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Property business has had poor underwriting results over the last five years: Alleghany’s Hicks


Alleghany’s chief executive Weston Hicks said the property business has had poor underwriting results over the last five years as prices haven’t matched risk exposures in the segment.

“We believe that most insurers in the property insurance business have earned poor underwriting returns over the past five years,” Hicks said in his final letter to shareholders before retiring as CEO.

“While our insurance and reinsurance subsidiaries performed an essential function to society by absorbing these losses, we do not believe that they have done so at prices that allow them to earn a fair rate of return on the capital required to support these risks,” he added.

In the letter, the CEO said underpriced property risks have been rising mostly in the reinsurance industry.

The executive disclosed that, to address these issues, Alleghany will reduce capacity for catastrophe-exposed property exposures unless prices improve in the segment.

Hicks noted, however, that Alleghany’s underwriting profit before natural catastrophe and Pandemic losses for the first nine months of 2021 has approximately doubled from the level of 2019, approaching $1bn on an annualized basis this year.

“But with natural catastrophe losses approaching $700mn so far in 2021, results have been unsatisfactory,” he said, adding that “With a number of initiatives underway to improve our catastrophe risk profile, I expect that Alleghany will likely see significantly improved underwriting results in the year ahead.”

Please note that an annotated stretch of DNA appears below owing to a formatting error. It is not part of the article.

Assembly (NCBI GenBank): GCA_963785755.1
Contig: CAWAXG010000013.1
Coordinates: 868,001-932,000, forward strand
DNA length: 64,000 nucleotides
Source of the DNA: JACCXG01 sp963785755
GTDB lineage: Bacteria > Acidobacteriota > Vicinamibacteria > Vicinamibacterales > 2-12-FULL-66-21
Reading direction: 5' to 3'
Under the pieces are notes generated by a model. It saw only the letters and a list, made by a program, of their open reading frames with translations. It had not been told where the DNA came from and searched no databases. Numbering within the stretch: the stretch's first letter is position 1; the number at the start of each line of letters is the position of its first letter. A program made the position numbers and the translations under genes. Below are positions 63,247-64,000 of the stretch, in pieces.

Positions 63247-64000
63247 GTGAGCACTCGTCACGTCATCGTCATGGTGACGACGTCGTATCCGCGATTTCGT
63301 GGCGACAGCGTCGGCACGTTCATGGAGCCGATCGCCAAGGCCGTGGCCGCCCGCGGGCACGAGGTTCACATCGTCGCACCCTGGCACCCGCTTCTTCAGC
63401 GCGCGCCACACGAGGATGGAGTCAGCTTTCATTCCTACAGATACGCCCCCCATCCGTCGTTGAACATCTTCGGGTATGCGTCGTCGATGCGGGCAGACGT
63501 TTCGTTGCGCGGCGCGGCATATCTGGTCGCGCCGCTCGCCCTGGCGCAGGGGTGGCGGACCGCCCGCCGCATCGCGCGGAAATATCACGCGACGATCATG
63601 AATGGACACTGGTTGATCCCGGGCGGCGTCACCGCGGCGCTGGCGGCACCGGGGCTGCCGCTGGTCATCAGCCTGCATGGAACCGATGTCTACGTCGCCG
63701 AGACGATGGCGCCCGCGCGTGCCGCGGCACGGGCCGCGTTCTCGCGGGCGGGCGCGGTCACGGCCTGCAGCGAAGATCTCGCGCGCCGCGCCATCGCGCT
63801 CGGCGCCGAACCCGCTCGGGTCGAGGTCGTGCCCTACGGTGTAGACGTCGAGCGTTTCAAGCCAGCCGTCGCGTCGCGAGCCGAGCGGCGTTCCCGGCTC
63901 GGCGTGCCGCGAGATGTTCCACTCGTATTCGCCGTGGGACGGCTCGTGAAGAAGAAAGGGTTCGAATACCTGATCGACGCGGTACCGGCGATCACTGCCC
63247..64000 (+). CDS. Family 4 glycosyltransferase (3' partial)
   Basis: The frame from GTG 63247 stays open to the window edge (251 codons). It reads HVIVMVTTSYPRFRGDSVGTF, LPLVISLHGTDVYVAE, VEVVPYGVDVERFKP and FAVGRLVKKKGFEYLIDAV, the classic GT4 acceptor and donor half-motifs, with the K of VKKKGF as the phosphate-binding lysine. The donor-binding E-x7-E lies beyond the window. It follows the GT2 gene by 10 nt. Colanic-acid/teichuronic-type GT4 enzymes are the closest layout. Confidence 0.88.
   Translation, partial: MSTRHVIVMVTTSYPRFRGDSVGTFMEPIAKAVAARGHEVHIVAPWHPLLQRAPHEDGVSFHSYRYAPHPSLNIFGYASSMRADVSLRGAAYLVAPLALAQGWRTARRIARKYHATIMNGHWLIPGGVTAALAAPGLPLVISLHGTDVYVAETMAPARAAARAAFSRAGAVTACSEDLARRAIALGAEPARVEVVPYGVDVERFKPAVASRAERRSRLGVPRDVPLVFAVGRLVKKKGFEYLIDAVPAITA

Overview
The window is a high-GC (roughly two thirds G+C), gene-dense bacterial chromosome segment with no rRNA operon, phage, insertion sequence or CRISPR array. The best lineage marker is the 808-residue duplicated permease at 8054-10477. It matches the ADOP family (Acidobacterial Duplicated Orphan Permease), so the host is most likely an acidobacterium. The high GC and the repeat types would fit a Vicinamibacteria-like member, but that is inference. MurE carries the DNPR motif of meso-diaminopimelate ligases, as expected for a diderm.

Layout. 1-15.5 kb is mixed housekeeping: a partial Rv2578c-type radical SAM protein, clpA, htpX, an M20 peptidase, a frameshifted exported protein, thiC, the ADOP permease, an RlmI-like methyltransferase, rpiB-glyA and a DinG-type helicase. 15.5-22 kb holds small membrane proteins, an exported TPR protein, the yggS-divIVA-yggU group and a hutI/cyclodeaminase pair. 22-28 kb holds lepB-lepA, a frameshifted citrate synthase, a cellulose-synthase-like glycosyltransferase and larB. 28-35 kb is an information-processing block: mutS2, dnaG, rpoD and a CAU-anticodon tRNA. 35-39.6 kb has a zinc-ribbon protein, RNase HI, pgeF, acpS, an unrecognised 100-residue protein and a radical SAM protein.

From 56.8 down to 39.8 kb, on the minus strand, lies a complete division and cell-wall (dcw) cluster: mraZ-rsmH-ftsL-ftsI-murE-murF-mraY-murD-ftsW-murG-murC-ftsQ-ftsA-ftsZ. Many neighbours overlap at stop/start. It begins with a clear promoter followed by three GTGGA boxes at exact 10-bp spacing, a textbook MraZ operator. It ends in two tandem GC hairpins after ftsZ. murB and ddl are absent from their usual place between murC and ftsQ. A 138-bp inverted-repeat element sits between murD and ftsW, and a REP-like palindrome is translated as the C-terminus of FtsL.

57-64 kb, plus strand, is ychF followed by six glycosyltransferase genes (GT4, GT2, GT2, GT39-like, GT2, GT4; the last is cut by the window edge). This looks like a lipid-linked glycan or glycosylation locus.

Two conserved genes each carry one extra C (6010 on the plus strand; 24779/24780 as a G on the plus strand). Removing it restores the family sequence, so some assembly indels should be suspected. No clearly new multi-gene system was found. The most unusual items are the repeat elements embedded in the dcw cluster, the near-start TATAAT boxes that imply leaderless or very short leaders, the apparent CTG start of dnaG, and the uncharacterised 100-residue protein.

Commenting on TransRe’s underwriting results over the last years, the executive said that from 2012 –when the subsidiary was acquired – to 2017, the property and casualty insurance industry enjoyed several years of relatively low catastrophe losses, leading to a more competitive market in the following years.

“The result was that our underwriting profit [at TransRe] before catastrophe losses, which was $690mn in 2012, steadily declined to a low of $433mn by 2019,” he said.

During the third quarter of 2021, the underwriting loss at Alleghany grew to $200mn, up from $81mn last year, as $372mn in catastrophe losses at TransRe outweighed a $32mn overall underwriting gain in Alleghany’s insurance operations.

TransRe fell to a $232mn underwriting loss overall, with the $262mn underwriting loss its property division offsetting a $29mn gain in casualty and specialty. The loss at TransRe in the quarter grew from the $23mn loss it had a year ago.

But in Q3 Alleghany posted net premiums written of $1.98bn, 21.1% higher than the prior-year quarter, driven largely by improving market conditions, while TransRe’s net premiums written increased by 19.9% in the third quarter to $1.5bn, reflecting overall rate increases and growth in the US professional liability and agriculture lines of business.

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